Researchers on the Wellcome Genome Campus reveal new genes involved in stem cell pluripotency, new subpopulations of cells and new methods to find meaning in the data.
Researchers on the Wellcome Genome Campus reveal new genes involved in stem cell pluripotency, new subpopulations of cells and new methods to find meaning in the data. Published in Cell Stem Cell, the findings have implications for the study of early development.
Stem cells exist in a ‘ground’ state before something triggers them to become develop into functional cells such as liver, heart or blood cells. What sparks that change has a lot to do with how, when and in what order the genes inside that cell are expressed, or turned on and off. Characterising the gene expression at play in stem cells is essential to understanding the fundamental biology of health and disease. It can also help in detecting genetic factors that figure into a person’s response to a medicine.
Researchers at the Wellcome Trust Sanger Institute and EMBL’s European Bioinformatics Institute (EMBL-EBI) used single-cell RNA sequencing technology to study the expression of thousands of genes in around 700 mouse Embryonic Stem Cells (mESCs), and found there is a signature ‘gene expression mix’ that characterises different cell populations. They also found this mix determines the length of the cell cycle. In other words, heterogeneity in gene expression across cells underpins cellular behaviour.
It’s like taking a picture of a crowd from above and grouping individuals by clothing style to infer which party they will go onto next…
“You can take a kind of snapshot of this very dynamic process of gene expression, and infer a lot of information from it,” explains Ola Kolodziejczyk of EMBL-EBI and the Sanger Institute. “It’s a bit like taking a picture of a crowd in Times Square at New Year’s Eve from above and ordering all of the individuals by age to get a sense of their life cycle, or grouping them by clothing style to infer which party they will go onto next.”
Single-cell RNA sequencing helps researchers see what makes all the cells in our bodies take on different shapes, predict what they might do and explore the many elements that contribute to their fates. In this study, the team developed novel approaches to characterise how gene expression levels vary, stem cell by stem cell, in three different states.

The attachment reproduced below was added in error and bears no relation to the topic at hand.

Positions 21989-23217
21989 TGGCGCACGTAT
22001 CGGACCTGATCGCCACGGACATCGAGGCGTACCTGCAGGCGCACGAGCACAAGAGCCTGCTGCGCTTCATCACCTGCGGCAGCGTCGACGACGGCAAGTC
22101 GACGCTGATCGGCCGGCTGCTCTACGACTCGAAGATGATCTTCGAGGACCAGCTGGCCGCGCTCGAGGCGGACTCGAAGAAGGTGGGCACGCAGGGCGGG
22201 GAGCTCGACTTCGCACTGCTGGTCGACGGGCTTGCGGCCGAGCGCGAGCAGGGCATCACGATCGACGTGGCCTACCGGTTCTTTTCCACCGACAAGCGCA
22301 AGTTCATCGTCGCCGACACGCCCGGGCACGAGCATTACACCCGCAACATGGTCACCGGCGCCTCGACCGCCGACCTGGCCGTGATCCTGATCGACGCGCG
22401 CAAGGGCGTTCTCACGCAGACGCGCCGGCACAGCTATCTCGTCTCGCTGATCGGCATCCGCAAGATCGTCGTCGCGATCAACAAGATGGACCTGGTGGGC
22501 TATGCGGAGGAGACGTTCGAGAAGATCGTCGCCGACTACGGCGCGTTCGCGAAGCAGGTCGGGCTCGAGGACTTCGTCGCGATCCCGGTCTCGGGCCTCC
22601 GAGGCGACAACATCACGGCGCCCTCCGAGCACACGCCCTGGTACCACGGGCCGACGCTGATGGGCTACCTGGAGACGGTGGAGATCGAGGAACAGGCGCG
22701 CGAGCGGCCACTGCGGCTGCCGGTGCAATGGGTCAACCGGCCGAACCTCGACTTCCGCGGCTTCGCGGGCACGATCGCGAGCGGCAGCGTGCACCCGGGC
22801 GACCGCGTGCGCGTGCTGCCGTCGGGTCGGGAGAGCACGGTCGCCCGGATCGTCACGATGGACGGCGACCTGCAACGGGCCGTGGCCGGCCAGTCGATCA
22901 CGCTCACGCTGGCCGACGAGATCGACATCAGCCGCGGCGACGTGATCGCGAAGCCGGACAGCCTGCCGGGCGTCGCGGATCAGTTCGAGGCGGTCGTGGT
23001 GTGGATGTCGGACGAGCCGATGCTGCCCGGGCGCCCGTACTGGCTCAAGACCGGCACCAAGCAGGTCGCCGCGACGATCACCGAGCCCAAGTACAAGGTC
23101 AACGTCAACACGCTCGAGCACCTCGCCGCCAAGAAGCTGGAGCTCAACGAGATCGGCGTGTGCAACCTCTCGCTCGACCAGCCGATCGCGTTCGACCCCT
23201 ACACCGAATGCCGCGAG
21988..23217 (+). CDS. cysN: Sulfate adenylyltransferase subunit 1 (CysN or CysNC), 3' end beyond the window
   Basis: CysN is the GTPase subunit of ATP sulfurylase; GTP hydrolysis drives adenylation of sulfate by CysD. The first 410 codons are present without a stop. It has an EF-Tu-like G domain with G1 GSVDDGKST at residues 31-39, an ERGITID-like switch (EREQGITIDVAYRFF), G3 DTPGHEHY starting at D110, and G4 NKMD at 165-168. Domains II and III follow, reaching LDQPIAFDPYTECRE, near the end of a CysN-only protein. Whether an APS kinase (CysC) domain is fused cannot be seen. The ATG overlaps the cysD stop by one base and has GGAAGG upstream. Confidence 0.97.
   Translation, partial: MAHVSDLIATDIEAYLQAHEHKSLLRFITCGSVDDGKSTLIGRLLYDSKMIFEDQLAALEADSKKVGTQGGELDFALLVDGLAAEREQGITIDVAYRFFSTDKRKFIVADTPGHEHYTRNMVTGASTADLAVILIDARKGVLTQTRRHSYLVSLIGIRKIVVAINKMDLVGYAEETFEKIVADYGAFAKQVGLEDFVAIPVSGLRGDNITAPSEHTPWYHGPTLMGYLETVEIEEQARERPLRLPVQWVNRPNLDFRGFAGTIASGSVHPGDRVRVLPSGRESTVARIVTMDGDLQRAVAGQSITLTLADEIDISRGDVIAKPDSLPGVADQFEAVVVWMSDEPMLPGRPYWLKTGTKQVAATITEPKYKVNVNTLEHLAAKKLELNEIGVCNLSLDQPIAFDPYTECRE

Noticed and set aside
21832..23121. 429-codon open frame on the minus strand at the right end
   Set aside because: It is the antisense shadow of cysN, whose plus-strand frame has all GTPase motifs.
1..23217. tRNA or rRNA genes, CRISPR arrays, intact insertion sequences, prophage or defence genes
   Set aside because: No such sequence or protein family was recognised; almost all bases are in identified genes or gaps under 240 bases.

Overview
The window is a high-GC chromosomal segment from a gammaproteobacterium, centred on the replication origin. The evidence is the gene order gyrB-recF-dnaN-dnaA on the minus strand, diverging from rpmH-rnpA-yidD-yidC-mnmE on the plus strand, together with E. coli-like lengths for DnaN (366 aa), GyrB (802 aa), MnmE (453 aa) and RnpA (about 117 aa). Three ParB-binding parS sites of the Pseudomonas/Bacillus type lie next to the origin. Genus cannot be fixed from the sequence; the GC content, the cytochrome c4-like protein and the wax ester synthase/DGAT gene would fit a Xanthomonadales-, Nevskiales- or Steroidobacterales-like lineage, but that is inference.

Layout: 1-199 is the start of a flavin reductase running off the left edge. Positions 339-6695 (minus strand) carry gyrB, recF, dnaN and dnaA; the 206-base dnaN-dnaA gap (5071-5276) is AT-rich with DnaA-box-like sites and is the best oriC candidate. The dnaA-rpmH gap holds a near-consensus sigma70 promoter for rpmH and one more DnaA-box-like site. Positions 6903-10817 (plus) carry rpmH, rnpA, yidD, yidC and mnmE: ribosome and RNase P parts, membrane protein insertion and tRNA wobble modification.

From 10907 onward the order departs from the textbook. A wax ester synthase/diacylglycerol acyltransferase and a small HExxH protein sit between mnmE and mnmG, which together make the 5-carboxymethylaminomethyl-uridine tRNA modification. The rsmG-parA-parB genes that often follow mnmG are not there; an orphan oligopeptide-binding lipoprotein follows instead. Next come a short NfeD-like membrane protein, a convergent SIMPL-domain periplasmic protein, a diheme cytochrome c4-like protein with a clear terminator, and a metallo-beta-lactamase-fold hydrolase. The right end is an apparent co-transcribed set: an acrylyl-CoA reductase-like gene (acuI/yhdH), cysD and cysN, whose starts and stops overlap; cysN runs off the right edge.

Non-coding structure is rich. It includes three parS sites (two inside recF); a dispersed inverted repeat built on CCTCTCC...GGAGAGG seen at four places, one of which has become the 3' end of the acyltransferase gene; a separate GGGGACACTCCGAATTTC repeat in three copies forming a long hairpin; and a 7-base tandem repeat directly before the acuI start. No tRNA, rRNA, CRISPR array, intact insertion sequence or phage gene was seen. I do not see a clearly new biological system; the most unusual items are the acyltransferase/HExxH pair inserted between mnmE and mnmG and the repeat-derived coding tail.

“One really exciting thing was that we identified new genes involved in the stem-cell regulatory network, and validated our findings using the CRISPR technology,” says Jong Kyoung Kim of EMBL-EBI. “That brings us closer to inferring how the whole network is put together – and that in turn can give us insights into what keeps stem cells in a ground state and what triggers them to change.”
By dissecting the noisy mix of gene expression cell by cell, the researchers uncovered a rare subpopulation of cells that express a couple of marker genes also expressed by cells at the two-cell stage of the embryo, which are able to develop into any cell type (‘totipotent’). While the rare mESCs identified in this study only share some molecular features of the two-cell system, they will provide valuable resources to the study of early development.
“Our study really shows the power of single-cell transcriptomics, how it can reveal biologically relevant heterogeneity in expression that is often masked by traditional methods,” says Sarah Teichmann, group leader at both EMBL-EBI and the Sanger Institute. “It adds a whole new dimension to how we find relationships between cultured cells and natural development, which is making a big difference in genomics research.”